In which the author spits into the ocean of hype over the new season of AMC’s Mad Men and emerges with a wholly original conclusion: the show is darn good.
It’s all around us; it’s everywhere we go; it’s everything we do. It’s Mad Men. At the coffee shop: “I’ll have a grande iced Mad Men with whole Mad Men please.” “You want that Mad Men?” “No thanks, I’ll add my own Mad Men.”
On the phone with the wife: “Can you take Mad Men to Mad Men practice at half past Mad Men this afternoon, honey?” “Well, I’ve got a Mad Men with the boss but it shouldn’t take more than a few Mad Men.” “Oh good, Mad Men will be so pleased.”
At the track: “I’ll take Mad Men to win in the fifth.” “Geez, buddy, that’s 50-1. You got some brass Mad Men, I’ll give you that.”
I Mad Men, er, watched the season premiere of Mad Men Sunday night. Had to travel to Brooklyn to do it. I invited myself over to my friend’s place and commandeered his cable TV. While I watched the premiere, he put on headphones and cozied up to a dvd on his computer – Mad Men. He’s still working his way through the season two dvd set, which is quite possibly (and on a meta level quite appropriately) the single most flogged product in the history of consumer culture going back at least to Slinky.
So much has been written about Mad Men that it’s hard to contribute anything really insightful to the raft of commentary. The show experienced a tipping point moment this summer in the run-up to the new season, resulting in a bumper crop of features and roundups that choked the pages of most if not all of the publications that I read regularly.
For the uninitiated, those who summer in relative isolation – on the international space station perhaps, or in Siberia – Mad Men is about the goings on at an advertising firm in Manhattan in the early 60s. John Hamm plays dapper Don Draper, head of the creative department and the maddest Mad Man on planet Mad Men. Well, he’s not mad exactly, rarely angry and definitely not insane, but he suffers from a certain existential ennui. Draper’s consummate insight into the psychology of the American consumer makes him something like the man behind the curtain (duh, drapes) which is an apt metaphor since the life of this successful family man is steeped in secrets and mystery.
An episode of Mad Men contains requisite amounts of Draper being Draper: drinking, smoking, womanizing, looking good, and wowing his cohorts and clients with invariably spot-on ad ideas. Draper is big when the toadies at the firm act small, and if he doesn’t always do right by his wife, Betty (January Jones), his sins seem to be motivated more by a search for meaning in experience than by appetites alone. Draper without a double life just wouldn’t be Draper. After all, so we love the sinner. When he says “I don’t know, I, uh, go to a lot of places and I keep ending up someplace I’ve already been” to an attractive blond airline stewardess before she strips for him in his hotel room, we shiver with pleasure since we alone have a window into his inner life.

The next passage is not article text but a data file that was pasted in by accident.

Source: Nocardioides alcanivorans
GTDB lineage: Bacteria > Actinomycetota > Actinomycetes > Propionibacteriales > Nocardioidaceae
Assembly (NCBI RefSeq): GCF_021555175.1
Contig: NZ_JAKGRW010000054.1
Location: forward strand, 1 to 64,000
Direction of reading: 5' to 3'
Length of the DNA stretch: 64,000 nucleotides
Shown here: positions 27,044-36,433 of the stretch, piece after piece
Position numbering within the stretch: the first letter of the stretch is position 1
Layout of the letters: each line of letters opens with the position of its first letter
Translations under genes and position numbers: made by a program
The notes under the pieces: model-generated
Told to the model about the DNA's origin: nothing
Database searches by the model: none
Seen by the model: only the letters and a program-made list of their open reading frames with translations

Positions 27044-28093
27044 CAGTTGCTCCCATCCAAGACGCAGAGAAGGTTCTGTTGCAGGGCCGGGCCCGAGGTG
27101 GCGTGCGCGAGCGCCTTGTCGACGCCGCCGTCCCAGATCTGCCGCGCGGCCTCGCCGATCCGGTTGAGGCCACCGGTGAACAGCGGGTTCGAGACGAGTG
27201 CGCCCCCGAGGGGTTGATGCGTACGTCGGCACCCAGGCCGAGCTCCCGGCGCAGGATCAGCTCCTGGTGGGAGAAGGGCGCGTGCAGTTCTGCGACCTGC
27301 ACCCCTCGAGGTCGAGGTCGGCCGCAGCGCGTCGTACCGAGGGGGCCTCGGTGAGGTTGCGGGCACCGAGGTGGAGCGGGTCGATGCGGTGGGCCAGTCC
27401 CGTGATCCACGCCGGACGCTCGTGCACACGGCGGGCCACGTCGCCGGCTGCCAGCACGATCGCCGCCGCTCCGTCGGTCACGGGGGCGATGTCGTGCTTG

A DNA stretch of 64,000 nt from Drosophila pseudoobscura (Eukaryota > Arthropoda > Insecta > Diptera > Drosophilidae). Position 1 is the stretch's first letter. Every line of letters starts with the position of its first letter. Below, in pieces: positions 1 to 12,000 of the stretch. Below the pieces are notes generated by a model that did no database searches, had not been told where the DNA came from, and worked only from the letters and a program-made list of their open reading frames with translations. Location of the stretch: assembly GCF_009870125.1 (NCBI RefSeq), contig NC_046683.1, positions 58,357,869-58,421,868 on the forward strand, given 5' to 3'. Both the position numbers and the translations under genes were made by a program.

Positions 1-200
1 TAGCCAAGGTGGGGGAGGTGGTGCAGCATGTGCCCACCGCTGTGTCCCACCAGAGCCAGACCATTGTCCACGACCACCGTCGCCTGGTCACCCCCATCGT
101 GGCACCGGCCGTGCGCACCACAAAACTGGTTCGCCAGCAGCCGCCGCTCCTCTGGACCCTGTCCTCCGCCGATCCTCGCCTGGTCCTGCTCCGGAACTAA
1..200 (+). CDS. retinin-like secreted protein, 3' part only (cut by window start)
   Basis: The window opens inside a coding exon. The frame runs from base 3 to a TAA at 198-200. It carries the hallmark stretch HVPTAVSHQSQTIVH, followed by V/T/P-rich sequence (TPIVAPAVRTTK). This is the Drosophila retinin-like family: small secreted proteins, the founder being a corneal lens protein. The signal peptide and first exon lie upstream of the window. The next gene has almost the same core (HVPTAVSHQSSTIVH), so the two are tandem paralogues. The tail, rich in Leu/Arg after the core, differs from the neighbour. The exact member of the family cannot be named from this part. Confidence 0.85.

Secrets are at the heart of Mad Men. All of the principle characters harbor them. Sometimes they come out, and sometimes not. In keeping with this air of obfuscation, the writers have crafted a style of dialogue that is suitably obtuse, and occasionally impenetrable. I think part of the show’s popularity has to do with the fact that it demands such scrutiny if the viewer is going to pick up on all the nuances.
Another key ingredient was touched on in the Wall Street Journal’s profile of the mostly female writing team that crafts these nuanced story lines. The tug of war between the male and female characters gives the show its core conflict. The show’s architects have a keen command of symmetry in their approach to the interplay of sex and gender. Just when you’re used to the back-slapping old boy’s atmosphere at the Sterling Cooper offices, the writers flip the script, and the boys are upstaged by the industrious high-climbing copywriter, Peggy Olson (Elisabeth Moss), or the irrepressible bombshell office manager, Joan Holloway (Christina Hendricks).
Which brings me to my final point about Mad Men. Its early 60s setting proves to be incredibly fertile ground for these conflicts to be played out. Bees in the Sterling Cooper beehive don’t always recognize the changes that are taking place around them, though these are the forces that they are constantly trying to harness in their quest to sell things to people. I loved in season two when Draper and co. pitch an idea to a seller of ladies’ undergarments. The essence of the idea is that there are two kinds of women: you’re either a Marilyn or a Jackie O. The execs at the company are impressed, but they pass on the idea. Then Marilyn dies and, while the secretaries weep over the tragedy, the Mad Men quietly breathe a sigh of relief that the campaign died, too. Something tells me the other shoe will have to drop as the calendar turns over and season three gets going.
The one person who can usually parse the cultural forces and discern which way the wind is blowing without the help of a weatherman is Don Draper. One reason I believe Draper is so conflicted himself is that he recognizes how topsy-turvy American life is becoming. Values are evolving. Kids are growing up. There are major changes in the air, changes he can smell like ozone at the leading edge of a fast-moving front that promises to drop a deluge on the American cultural landscape. It’s easy for us to imagine that deluge, to see ourselves frolicking in the mud of Woodstock, say. But every deluge is predicated by that moment where the barometer drops, the wind picks up, lightening flashes, and purple clouds descend. Something big is coming.